Idlib offensive may lead to US-Turkey rapprochement - analyst
Turkish-backed rebels are likely be the first targets of the Syrian government’s expected offensive in the northwestern province of Idlib, the last major rebel-held enclave in Syria, but the battle may lead to a rapprochement between Turkey and the United States, Middle-East expert Fabrice Balanche, of the Washington Institute said on Tuesday.
Despite Moscow and Tehran’s indifference to warnings, Ankara aims to protect it is rebel proxies and long-term strategic interests in Syria, Balanche said. Turkey prioritises weakening the Syrian Kurdish militia, which it sees as an extension of Kurdistan Workers Party (PKK), an armed group that has been fighting inside Turkey for more than 30 years.
The Washington Institute estimates that the number of armed rebels in Idlib is much higher than the generally quoted 30,000 figure, and probably double that, as they are reinforced by rebels fleeing from previously rebel-held southern enclaves seized by the Syrian government and its allies.
The rebel factions are split into two coalitions of more or less equal number; al-Qaeda affiliated Hayat Tahrir al-Sham (HTS) and Jabhat al-Wataniya al-Tahrir (JWT), which Ankara created to weaken HTS in May after its strategy to dissolve HTS proved unsuccessful, Balanche said.
HTS at present controls most of northern Idlib bordering Turkey, while it has abandoned the southern part of the enclave to JWT, leaving Turkish-backed rebels squeezed between the Syrian army and HTS, Balanche said. It is hard for Ankara to provide supplies to rebels in the south of the enclave and the 12 observation posts it has established in accordance with an agreement with Russia and Iran.
While Damascus aim to seize control of the whole Idlib, they are likely to start with a limited offensive from the south to secure the area nearest Latakia and the Russian base at Hmeimim, Balanche said. “Given these apparent objectives, the Turkish-backed rebels will likely be the first targets of the coming offensive,” he said.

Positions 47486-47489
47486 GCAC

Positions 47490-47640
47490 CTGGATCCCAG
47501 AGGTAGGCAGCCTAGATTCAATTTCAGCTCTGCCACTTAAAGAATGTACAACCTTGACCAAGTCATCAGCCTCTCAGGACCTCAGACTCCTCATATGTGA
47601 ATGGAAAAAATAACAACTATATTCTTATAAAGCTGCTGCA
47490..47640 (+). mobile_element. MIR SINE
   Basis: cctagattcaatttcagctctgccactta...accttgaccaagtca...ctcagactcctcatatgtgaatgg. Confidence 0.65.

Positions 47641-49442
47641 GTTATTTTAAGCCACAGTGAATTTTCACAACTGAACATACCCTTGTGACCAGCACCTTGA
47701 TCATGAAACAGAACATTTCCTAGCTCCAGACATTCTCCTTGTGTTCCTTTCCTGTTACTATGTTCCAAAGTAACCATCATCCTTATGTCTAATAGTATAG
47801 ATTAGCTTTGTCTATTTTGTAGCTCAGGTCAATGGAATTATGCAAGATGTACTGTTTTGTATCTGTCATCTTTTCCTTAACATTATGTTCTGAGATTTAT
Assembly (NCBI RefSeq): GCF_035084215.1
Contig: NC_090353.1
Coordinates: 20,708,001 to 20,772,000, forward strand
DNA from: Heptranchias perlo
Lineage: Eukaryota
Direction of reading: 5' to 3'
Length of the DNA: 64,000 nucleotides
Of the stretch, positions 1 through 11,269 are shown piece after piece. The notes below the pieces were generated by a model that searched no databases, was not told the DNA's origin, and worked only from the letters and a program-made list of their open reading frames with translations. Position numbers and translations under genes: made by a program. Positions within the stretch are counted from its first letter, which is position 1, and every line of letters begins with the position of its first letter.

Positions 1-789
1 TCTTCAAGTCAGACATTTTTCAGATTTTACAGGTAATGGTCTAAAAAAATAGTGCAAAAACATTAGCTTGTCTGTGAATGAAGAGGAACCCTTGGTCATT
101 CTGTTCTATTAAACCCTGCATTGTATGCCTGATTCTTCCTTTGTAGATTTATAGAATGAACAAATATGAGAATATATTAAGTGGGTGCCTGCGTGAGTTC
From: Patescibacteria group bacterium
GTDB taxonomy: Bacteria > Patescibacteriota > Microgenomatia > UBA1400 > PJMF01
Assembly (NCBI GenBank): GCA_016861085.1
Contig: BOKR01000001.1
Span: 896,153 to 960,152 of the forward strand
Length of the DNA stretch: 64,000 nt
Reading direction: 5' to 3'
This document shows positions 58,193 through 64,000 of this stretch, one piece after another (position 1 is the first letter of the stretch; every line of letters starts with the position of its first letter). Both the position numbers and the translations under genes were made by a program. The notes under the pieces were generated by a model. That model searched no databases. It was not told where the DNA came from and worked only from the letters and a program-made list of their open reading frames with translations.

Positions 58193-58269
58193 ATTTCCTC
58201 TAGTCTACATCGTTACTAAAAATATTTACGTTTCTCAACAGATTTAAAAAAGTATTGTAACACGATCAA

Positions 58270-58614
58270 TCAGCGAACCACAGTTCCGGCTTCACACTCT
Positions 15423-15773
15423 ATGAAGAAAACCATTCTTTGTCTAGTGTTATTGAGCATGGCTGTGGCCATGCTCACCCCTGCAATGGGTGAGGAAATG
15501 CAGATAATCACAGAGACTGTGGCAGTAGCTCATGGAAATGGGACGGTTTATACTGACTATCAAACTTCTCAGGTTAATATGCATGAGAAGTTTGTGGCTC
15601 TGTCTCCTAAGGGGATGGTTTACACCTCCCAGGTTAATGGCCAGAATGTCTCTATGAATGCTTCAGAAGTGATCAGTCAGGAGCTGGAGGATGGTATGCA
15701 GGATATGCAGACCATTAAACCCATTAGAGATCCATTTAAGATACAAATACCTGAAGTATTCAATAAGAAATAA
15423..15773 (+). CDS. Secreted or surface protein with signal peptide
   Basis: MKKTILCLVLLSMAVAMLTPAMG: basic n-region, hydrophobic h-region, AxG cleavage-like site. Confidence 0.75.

Syrian government troops captured an area in the southeastern part of Idlib in 2017 and Turkish President Recep Tayyip Erdoğan was only calmed down by Russia giving a green light to Ankara to launch a military offensive against Kurdish forces in the northwestern district of Afrin. But this time “the U.S. military presence in the northeast would prevent any new Turkish offensive against the Kurds even if Erdoğan received another green light from Moscow,” Balanche said.
The first round of the battle in Idlib in areas controlled by Turkey-backed rebels could be very bloody, requiring the establishment of a humanitarian zone in the north controlled by radical factions for hundreds of thousand of civilians that would be displaced. In the second round against HTS, “Moscow, Tehran, and Damascus are likely to use overwhelming force, arguing that the goal of eliminating al Qaeda from the area would justify gross humanitarian violations,” Balanche said.
“Although this Machiavellian plan might succeed in military terms, it would seriously damage relations between Russia and Turkey. The battle for Idlib may therefore represent an opportunity for U.S. rapprochement with Ankara, especially if Syrian or Russian forces target the Turkish observation posts dotting the rebel pocket,” Balanche concluded.